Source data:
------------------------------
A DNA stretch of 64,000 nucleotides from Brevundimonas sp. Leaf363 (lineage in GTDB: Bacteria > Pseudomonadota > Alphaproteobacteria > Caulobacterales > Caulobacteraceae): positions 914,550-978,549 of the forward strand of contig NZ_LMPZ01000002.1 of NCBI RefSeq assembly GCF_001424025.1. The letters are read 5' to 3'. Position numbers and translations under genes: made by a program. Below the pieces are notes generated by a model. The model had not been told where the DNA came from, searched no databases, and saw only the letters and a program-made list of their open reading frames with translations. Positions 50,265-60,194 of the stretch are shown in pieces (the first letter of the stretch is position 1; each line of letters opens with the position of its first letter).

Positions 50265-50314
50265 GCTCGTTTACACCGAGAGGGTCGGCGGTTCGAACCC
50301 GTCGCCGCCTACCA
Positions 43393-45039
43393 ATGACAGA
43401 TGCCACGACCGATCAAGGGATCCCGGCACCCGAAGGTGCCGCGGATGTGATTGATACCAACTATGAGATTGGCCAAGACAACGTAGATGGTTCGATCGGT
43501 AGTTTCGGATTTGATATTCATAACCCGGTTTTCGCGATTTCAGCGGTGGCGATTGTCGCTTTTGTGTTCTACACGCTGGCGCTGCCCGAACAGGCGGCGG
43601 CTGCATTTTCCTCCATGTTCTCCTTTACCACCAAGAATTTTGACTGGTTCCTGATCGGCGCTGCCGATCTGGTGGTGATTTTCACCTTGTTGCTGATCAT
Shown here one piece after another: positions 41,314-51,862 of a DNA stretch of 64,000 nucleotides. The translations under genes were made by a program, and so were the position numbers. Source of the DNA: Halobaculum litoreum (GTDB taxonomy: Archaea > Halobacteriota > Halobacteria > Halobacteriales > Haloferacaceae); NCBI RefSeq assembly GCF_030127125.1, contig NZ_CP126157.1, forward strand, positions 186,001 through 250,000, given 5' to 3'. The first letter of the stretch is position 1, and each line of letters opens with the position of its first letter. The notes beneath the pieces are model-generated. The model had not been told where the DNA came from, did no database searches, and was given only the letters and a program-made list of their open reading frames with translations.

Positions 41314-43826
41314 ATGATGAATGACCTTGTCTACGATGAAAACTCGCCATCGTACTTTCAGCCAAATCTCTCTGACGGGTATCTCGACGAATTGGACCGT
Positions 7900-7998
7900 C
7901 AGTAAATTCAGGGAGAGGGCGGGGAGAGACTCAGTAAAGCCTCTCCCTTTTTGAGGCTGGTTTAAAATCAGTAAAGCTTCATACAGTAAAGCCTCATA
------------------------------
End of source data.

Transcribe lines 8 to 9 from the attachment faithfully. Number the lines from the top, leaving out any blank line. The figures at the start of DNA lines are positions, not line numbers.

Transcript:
43501 AGTTTCGGATTTGATATTCATAACCCGGTTTTCGCGATTTCAGCGGTGGCGATTGTCGCTTTTGTGTTCTACACGCTGGCGCTGCCCGAACAGGCGGCGG
43601 CTGCATTTTCCTCCATGTTCTCCTTTACCACCAAGAATTTTGACTGGTTCCTGATCGGCGCTGCCGATCTGGTGGTGATTTTCACCTTGTTGCTGATCAT